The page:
Dafydd Harries, Hanna Wallach, and Moray Allan gave an interesting Debconf talk on the Debian New Maintainer (NM) process and thought I would throw in my two cents. If this looks familiar, it’s because I made the second half of this argument on debian-newmaint a long time ago without much effect.
I see two major problems with NM as it stands right now:
- The idea of "developership" in Debian collapses package maintainership and membership or citizenship into single quality.
- Quite simply, NM focuses too little and too indirectly on the qualities that make good Debian developers.
At a certain point, the end result of each of these is the same: we create barriers to entry that block good developers. Some believe that the procedure also fails to block bad developers although I’m personally less concerned about that.
Developership and Citizenship
Being a Debian developer means that you have a key in the Debian keyring. This allows all developers to upload packages into Debian but also allows them to vote in General Resolutions and Project Leader elections. There is only one keyring for both of these things. Because all developers can upload packages, the process to become a developer tests packaging skills. While it is possible for non-technical folks (e.g., documentation or translations folks) to become developers, there is a understandable queasiness about adding keys to the keyring for folks who have not and do not intend to upload.
My favorite example was always Greg Pomerantz who is Debian’s lawyer. In terms of time, effort, and impact, Greg contributes to Debian more than most developers. However because he did not maintain packages and was not interested in doing so, he was not enfranchised within the Debian political system. Greg’s example is now less good because he’s started maintaining packages and jumped into the normal NM queue but I think his example highlights a serious shortcoming in the Debian system.
In Ubuntu, we have split "membership" from upload privileges. Members are people who have testimonials from trusted members of the project, who can demonstrate a history of substantial contributions, and who have agreed to our foundation documents. Membership conveys voting rights but — unlike Debian — expires with inactivity. While only members can upload, members cannot upload by default. They must first be checked off by a board of technical guardians who will look at their sponsored package history.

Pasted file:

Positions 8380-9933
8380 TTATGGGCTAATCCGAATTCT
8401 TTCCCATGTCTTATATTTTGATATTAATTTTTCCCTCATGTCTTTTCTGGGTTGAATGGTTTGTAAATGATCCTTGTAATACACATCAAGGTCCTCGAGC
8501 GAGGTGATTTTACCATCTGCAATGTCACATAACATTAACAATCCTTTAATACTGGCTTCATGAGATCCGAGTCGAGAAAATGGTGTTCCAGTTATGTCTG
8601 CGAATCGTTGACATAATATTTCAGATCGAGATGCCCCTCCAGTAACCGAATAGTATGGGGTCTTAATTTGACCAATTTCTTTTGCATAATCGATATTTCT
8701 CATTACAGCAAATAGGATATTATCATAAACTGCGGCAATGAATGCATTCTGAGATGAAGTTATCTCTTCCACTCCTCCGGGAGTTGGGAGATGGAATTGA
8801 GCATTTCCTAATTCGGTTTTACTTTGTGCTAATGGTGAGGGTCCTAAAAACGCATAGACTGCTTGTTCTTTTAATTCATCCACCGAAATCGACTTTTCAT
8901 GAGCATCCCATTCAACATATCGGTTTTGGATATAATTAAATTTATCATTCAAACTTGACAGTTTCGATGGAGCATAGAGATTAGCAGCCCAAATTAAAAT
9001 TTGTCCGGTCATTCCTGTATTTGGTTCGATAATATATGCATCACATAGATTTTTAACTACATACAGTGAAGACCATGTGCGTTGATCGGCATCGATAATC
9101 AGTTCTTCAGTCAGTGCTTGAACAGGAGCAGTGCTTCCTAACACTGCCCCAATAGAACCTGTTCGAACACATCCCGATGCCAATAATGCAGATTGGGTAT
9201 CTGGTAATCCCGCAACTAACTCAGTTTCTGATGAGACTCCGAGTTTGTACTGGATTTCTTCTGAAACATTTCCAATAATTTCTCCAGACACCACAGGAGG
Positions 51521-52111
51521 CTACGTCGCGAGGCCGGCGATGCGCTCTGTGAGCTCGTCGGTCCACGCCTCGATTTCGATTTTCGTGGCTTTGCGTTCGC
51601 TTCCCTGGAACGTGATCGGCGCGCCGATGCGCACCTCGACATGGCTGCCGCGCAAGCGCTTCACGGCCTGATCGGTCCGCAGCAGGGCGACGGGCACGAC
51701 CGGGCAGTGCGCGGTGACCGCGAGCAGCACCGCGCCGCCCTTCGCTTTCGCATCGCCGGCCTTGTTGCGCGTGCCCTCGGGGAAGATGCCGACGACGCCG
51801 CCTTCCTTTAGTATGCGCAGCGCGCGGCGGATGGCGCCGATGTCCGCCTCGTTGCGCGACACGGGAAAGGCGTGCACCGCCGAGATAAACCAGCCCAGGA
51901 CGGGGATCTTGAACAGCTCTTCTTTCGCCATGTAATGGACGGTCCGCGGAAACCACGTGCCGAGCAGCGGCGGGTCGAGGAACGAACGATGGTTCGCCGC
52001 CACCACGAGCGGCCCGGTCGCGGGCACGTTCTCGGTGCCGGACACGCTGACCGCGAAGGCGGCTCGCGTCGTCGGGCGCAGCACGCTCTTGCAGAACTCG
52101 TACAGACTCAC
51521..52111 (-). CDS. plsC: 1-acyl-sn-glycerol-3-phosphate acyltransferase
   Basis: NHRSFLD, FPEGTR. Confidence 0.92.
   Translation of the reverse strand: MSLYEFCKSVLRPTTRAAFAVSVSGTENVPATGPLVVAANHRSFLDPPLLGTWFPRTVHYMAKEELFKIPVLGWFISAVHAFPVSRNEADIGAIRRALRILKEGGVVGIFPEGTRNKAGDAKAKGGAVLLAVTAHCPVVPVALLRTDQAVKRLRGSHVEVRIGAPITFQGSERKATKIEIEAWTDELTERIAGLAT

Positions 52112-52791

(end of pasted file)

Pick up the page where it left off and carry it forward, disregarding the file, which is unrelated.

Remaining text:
Now, I’m not convinced that Ubuntu’s model is the best way for Debian. However, if Debian really can’t separate uploaders from voters, I think that our NM process should test less on specifics and more for people that know their own limitations. Branden Robinson had an interesting idea I’ll let him propose on his own but I think might be a great retroactive fit for Debian.
Selecting For Quality Maintainers
On the second point, I am increasingly frustrated with the way that tasks and skills are handled in Debian. When I went through NM I was asked (and answered) exactly zero task and skills questions. I made packages, upgraded packages and fixed bugs. My work was vouched for by others and left to speak for itself.
What I ask to my NMs is similar to what was demanded of me. I ask few, if any, questions but look for, and require, active engagement with the Debian and free software communities. If people are doing good work and have great technical reviews from sponsors and are creating clean, well documented packages, and demonstrate that they know when and how to read a manual, this should be enough. I heard a talk from a famous biologist a couple years ago who told a story that went something like this:
A group of scientists bred mice so that they were really good at running through a maze. Many generations down the line the mice that made it through the rigorous breeding selection process were really good at running through the maze; but they were also partially deaf and partially blind. Partially blind and deaf mice are less distractable and are better at running through mazes. The mice were no smarter or better than other mice — just worse in a way that was helpful in the narrow case of the test.
I’m afraid the length and depth of the NM process is, in many cases, selecting for something other than competence, reliability, and knowledge of and adherence to our policy, philosophical, and quality standards. I half-jokingly believe our system is selecting for people who like researching and writing very long series of emails over people who enjoy going out and getting high quality programming work done in a consistent and reliable way.
Imagine the flame wars of the future.